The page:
U Of I Library Exhibit Features Hefner’s Typewriter And Other Writers’ Tools
A new exhibit at the University of Illinois Rare Book and Manuscript Library features the tools that writers have used throughout history to record their words. One of the items displayed at the “Writers and Their Tools” exhibit is a typewriter that belonged to a U of I student named Hugh Hefner.
Hefner (who died in 2017) brought the typewriter, an Underwood Standard Portable, to the Urbana-Champaign campus, where he used it to work on Shaft, a campus humor magazine that he co-published. His daughter, Christie Hefner, says that experience, and the typewriter itself, helped a few years later, when his father started his own magazine, Playboy.
“There’re kind of early iconic pictures of him working in the apartment on the south side of Chicago, where he worked on the first few issues of the magazine with the typewriter,” said Christie Hefner, who ran her father’s Playboy Enterprises from 1988 to 2009.
Christie Hefner is the eldest child of Hugh Hefner, but isn’t old enough to remember the typewriter, which was loaned by a private collector for display at “Writers and Their Tools”. She says her father was probably dictating most of his writing for Playboy during much of her childhood.
“I remember actually using an old Dictaphone in the ‘50’s, and listening to my voice back as a child and thinking that was an amazing sort of technology,” said Christie Hefner.
“Writers and Their Tools” features a range of objects that writers have used over the years to record their words. But at the heart of the exhibit are some typewriters used by notable writers from Illinois. They include a Corona Silent typewriter used by poet Carl Sandburg to write the pieces collected in his 1943 book Home Front Memo, two typewriters (manual and electric) used by novelist James Jones (author of From Here To Eternity and The Thin Red Line) and a typewriter used by film critic Roger Ebert, who wrote and edited at the Daily Illini during his days as a U of I student in the 1960’s. The typewriters are supplemented with displays of some of the manuscripts and copies of the books that were produced on them.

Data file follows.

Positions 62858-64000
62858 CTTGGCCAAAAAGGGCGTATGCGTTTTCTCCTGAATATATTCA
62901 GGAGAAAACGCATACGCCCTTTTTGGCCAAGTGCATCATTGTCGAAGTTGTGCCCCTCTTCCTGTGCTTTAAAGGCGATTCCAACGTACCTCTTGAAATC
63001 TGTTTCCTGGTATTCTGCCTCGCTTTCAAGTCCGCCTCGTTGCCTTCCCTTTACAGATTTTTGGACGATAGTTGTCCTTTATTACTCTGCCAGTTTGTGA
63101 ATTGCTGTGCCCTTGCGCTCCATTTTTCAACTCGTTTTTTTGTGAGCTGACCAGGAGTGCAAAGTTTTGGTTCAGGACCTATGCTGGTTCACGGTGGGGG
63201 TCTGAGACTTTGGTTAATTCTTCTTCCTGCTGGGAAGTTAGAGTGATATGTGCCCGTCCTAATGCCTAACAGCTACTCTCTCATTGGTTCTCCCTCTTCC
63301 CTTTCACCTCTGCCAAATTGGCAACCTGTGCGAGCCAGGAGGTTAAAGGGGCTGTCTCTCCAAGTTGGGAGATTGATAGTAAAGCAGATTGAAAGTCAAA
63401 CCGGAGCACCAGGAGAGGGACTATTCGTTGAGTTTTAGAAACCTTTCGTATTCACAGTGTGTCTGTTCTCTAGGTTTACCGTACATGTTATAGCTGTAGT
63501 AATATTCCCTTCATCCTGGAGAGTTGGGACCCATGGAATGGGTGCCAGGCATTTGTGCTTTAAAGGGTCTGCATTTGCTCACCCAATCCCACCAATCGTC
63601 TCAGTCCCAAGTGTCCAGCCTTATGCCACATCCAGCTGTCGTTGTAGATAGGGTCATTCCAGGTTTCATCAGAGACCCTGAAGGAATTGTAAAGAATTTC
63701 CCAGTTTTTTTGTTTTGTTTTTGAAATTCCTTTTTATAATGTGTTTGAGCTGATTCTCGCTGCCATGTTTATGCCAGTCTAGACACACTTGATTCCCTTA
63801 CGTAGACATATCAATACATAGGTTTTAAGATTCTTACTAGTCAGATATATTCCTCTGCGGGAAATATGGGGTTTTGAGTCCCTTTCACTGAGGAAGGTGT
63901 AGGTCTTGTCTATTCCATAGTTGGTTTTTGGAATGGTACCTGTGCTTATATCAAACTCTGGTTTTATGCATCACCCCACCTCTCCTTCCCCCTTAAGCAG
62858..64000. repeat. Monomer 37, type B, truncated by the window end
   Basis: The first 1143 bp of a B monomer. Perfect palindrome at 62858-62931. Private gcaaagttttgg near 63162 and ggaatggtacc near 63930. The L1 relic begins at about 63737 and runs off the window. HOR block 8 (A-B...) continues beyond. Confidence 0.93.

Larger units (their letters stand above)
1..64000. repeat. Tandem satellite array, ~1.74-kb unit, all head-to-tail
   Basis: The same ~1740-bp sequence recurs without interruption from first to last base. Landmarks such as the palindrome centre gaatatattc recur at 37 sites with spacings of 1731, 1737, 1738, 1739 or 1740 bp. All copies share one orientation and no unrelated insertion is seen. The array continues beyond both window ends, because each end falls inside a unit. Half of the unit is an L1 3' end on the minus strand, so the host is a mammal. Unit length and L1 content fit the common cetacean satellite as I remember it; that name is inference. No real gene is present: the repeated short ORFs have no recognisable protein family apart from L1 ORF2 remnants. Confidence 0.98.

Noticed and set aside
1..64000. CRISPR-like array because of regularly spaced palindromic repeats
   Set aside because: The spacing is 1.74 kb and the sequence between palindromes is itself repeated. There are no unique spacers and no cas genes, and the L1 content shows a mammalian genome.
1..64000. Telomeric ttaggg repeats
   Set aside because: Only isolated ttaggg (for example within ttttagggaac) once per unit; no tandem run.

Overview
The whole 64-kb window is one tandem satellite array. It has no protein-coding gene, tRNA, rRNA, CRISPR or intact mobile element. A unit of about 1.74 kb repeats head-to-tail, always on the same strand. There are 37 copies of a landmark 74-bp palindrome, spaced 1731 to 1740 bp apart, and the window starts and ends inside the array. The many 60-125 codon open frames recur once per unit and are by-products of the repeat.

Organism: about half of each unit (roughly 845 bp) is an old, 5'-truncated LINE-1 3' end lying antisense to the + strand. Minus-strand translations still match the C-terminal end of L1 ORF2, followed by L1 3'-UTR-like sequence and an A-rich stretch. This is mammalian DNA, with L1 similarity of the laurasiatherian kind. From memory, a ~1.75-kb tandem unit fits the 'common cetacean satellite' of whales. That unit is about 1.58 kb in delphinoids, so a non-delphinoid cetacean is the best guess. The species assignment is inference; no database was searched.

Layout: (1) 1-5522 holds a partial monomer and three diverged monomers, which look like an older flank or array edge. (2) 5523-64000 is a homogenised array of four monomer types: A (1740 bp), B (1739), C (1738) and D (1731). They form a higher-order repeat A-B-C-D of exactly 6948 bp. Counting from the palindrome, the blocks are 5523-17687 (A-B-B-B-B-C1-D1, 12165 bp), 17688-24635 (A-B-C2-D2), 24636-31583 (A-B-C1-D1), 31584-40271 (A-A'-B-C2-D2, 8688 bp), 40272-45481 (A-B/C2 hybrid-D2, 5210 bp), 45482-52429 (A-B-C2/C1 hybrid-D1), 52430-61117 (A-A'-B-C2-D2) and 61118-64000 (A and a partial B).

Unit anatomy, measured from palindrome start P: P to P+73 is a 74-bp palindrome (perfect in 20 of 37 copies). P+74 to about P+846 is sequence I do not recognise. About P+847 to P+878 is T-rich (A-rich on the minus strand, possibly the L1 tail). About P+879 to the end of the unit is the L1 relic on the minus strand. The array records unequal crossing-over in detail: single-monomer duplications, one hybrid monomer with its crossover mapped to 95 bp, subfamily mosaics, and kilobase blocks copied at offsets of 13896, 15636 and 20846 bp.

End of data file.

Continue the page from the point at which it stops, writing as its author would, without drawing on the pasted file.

Joining these typewriters and examples of other writing tools, including quill pens, and inkpot and parchment paper, metal type from a printing press, a typewriter with Yiddish characters and a computer hard drive (from a computer used by the writer D.H. Melhem).
Visiting curator Ruthann Miller put “Writers and Their Tools” together for the Rare Book and Manuscript Library”. Miller, whose own background is medieval history, said she learned a lot from the process, including the devotion and loyalty that different writing tools inspired in different people.
“There’s still a trend for people to make handmade parchment and write on it with a quill, and in certain calligraphic styles,” said Miller. “And people still write on typewriters, even though there’s more advanced technology available. The affection that people have for the tools that they use to write, I think that’s what I like best about it.”
Christie Hefner says she’s mindful of the impact that writer’s tools can have on the writing process, and says something has been lost with the move away from physical documents. While most of her writing these days is done on computer, she says she was a journal-keeper from early on, and continues to write in journals from time to time, such as when she’s traveling.
“I actually still very much like writing in long form,” said Hefner. “I find that I’m more reflective when I’m holding a pen and looking at a piece of paper.”
Hefner says that email correspondence feels more “ephemeral” to her than letters on paper. She wonders if today’s electronic writing will be preserved the way that writing on paper has been.
“I think, what will the version of this be in another 20 years?” said Hefner. “Will people have saved their emails? And will they then print them? And will that be what we look at?”
Hefner also regrets how digital manuscripts conceal the editing process, compared to the manuscripts and galley proofs that were once commonly used at magazines like Playboy.
“I feel as if we’ve gotten farther away from insight into the process of writing, compared to when you could see people’s corrections or versions of drafts of things,” said Hefner.
“Writers and Their Tools” is on display in the Rare Book and Manuscript Library on the third floor of the U of I’s main library building through August 30. Christie Hefner was scheduled to visit the exhibit on its opening day, June 17.
Coincidentally, the exhibit is not the only one this summer displaying writing implements with a connection to Hugh Hefner.
The American Writers Museum in downtown Chicago will open “Tools of the Trade”, an exhibit on the same theme, on June 22. The exhibit is sponsored by the Hugh M. Hefner Foundation, and Christie Hefner (the foundation’s president) says another of her father’s typewriters will be displayed there. Despite the sponsorship and the display of Hefner typewriters, Ms. Hefner says both exhibits were conceived by their respective organizers, independently of the Hefner family and foundation.